Who are the Financial Sector Conduct Authority?
The Financial Sector Conduct Authority (FSCA) is the governmental authority in South Africa that ensures that service providers and operators are adhering to the laws set out in the Financial Sector Regulation Act 9.
The FSCA replaced the Financial Services Board (FSB) in 2018, and was given the mandate to protect the integrity and efficiency of the financial markets in South Africa. The rules of the Financial Sector Regulation Act dictate that the FSB has complete authority over banking, credit providers, and forex brokers and exchanges that buy and sell foreign currency.
The main objective of the FSCA is to protect the interests of financial customers and investors, while ensuring that the robust regulatory strategy is adhered to and that those who don’t comply are punished accordingly – it has a broad range of disciplinary powers at its disposal.
Regulatory areas and powers
Pretty much every organisation that can be described as a ‘financial institution’ is covered by the remit of the FSCA, from banks and collective investment schemes (CIS) to investment managers and financial advisers.
It’s not just those who offer financial products and services that are monitored by the FSCA, but also those who offer advice regarding investments in foreign currency, commodities and the like.
The FSCA has the power to act when a foreign exchange service provider is held to be operating in a way that is unfair to its customers, and especially when it is failing to adhere to the rules of the Currency and Exchanges Act. It also works closely with the South African Reserve Bank’s Financial Surveillance Department to keep a very close eye on foreign exchange dealing.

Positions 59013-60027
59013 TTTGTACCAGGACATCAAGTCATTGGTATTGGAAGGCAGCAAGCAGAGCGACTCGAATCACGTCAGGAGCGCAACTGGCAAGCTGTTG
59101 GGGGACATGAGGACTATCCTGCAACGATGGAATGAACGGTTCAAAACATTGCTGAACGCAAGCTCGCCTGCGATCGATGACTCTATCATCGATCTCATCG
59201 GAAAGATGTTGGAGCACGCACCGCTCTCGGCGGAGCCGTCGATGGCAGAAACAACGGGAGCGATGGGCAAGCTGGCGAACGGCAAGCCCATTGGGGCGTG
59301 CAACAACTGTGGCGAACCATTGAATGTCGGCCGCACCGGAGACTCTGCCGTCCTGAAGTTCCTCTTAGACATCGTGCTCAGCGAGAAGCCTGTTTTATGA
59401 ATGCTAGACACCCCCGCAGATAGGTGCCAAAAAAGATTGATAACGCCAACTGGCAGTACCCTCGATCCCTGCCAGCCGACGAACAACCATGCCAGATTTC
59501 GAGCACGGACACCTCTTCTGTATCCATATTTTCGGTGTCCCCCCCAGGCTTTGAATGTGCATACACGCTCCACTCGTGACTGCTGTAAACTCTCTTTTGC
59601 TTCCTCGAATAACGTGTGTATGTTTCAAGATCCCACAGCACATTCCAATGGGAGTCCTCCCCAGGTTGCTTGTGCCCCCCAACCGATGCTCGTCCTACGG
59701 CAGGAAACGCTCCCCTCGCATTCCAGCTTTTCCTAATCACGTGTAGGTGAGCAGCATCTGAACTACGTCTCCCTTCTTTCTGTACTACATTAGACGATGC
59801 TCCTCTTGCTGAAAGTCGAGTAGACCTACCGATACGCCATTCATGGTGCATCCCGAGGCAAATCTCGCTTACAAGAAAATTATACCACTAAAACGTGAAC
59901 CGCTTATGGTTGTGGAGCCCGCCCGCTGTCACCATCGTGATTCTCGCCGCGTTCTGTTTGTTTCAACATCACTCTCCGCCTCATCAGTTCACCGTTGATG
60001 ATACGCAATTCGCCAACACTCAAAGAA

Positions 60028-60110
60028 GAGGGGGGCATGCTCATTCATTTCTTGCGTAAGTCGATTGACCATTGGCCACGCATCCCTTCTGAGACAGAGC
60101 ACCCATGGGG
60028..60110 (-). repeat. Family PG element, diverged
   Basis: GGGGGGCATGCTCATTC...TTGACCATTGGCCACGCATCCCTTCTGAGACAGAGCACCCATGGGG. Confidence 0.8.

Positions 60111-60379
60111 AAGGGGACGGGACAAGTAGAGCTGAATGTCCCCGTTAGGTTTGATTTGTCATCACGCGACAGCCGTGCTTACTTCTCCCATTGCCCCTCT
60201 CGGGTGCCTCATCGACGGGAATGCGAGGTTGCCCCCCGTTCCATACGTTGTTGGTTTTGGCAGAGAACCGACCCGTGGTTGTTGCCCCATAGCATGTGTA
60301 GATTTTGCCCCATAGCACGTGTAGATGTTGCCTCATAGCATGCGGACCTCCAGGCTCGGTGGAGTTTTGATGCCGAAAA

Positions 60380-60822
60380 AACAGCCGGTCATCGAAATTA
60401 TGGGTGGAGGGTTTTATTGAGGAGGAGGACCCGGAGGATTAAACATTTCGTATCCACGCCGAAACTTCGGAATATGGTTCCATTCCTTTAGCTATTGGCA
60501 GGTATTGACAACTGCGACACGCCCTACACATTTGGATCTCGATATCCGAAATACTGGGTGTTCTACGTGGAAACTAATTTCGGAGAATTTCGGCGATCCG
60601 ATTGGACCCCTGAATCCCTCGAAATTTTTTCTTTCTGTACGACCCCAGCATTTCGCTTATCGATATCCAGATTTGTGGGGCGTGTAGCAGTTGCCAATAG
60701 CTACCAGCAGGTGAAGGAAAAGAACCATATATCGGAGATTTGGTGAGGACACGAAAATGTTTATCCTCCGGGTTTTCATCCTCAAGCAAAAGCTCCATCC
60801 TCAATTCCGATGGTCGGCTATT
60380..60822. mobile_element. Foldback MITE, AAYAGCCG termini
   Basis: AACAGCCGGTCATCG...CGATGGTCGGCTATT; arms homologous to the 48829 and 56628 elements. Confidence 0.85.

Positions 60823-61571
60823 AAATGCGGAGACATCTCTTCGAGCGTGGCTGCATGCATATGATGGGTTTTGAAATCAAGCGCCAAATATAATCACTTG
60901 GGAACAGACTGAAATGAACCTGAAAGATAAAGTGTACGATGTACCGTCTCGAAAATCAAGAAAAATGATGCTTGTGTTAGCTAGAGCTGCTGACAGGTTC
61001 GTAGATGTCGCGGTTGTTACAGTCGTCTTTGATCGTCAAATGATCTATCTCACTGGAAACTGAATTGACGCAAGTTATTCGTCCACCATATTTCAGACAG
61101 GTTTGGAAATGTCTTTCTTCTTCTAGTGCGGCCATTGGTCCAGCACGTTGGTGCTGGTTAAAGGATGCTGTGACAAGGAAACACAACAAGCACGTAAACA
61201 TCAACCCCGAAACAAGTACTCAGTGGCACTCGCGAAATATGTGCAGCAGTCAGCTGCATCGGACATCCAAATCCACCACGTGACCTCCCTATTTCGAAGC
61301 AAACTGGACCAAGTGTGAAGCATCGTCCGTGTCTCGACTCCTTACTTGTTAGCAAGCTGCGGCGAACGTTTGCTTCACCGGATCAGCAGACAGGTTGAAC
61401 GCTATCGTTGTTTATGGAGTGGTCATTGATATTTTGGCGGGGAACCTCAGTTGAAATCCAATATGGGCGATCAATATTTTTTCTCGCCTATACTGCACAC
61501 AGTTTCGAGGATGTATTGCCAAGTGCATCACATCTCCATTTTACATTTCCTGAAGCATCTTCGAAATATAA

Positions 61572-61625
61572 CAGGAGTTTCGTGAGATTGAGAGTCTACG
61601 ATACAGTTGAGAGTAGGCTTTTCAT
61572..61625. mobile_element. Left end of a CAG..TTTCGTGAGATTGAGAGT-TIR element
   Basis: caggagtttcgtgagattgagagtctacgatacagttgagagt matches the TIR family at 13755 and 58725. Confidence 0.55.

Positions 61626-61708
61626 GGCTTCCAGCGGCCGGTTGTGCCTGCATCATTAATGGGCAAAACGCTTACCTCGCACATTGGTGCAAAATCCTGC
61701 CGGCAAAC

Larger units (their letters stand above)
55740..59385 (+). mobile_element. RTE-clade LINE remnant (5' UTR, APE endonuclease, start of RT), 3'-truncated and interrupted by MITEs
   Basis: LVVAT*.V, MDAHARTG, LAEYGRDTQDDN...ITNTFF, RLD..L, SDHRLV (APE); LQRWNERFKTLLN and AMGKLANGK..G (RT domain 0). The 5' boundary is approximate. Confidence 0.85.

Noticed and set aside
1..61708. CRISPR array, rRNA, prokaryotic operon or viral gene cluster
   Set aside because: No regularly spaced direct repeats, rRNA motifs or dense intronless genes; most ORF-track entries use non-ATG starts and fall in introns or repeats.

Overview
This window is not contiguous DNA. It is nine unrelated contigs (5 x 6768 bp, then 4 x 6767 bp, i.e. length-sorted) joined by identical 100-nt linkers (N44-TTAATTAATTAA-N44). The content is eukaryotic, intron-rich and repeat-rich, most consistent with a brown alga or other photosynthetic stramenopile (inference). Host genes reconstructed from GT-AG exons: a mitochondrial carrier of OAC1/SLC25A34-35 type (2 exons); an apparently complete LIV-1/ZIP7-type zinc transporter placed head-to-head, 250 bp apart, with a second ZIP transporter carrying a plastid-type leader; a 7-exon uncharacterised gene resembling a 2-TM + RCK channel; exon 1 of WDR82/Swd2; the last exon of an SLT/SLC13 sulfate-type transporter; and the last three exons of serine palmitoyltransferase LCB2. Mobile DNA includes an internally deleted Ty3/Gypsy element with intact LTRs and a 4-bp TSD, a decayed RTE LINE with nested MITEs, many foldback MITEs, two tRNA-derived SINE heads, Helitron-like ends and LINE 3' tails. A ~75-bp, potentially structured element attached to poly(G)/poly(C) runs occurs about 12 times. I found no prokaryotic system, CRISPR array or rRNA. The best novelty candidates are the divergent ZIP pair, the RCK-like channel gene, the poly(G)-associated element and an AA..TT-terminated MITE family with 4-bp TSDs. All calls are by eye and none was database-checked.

The FSR Act dictates that many financial entities and institutions must also be licensed to operate in the market, and ultimately it is the FSCA that regulates and supervises all of its licence holders – it can use the full remit of disciplinary powers outlined in the FSR Act where necessary.
In addition to its work at a domestic level, the FSCA also functions as a part of a number of international groups, with an eye on improving the standards of the financial services sector. These include the International Organisation of Securities Commissions (IOSCO), the Financial Action Task Force (FATF) and the International Financial Consumer Protection Organisation (FinCoNet).
How to check if a broker is regulated by the Financial Sector Conduct Authority
There is a very useful table of nominees and licensed operators that can be found at https://www.fsca.co.za/MagicScripts/mgrqispi.dll?APPNAME=Web&PRGNAME=Nominees. These are all regulated by the FSCA, and this acts as a register of the firms that should be considered when deciding which broker to invest with – if a broker doesn’t appear here, it is recommended to avoid it.
If a broker or a foreign exchange service provider does not appear in this entity search, then it is well worth contacting the FSCA directly to see if it has any background information on the operator in question.
Making a complaint
To make a complaint against an operator, whether it is licensed by the FSCA or not, visit this link: https://www.fsca.co.za/MagicScripts/mgrqispi.dll?APPNAME=Web&PRGNAME=Complaints2.
This will then be sent directly to the FSCA’s investigations team, and the matter will be dealt with promptly and anonymously. A complaint can also be made against the FSCA via the same method.
To make a tip-off or join the whistleblower programme, it is possible to find all of the information that’s needed here: https://www.whistleblowing.co.za/make-a-report-steps/.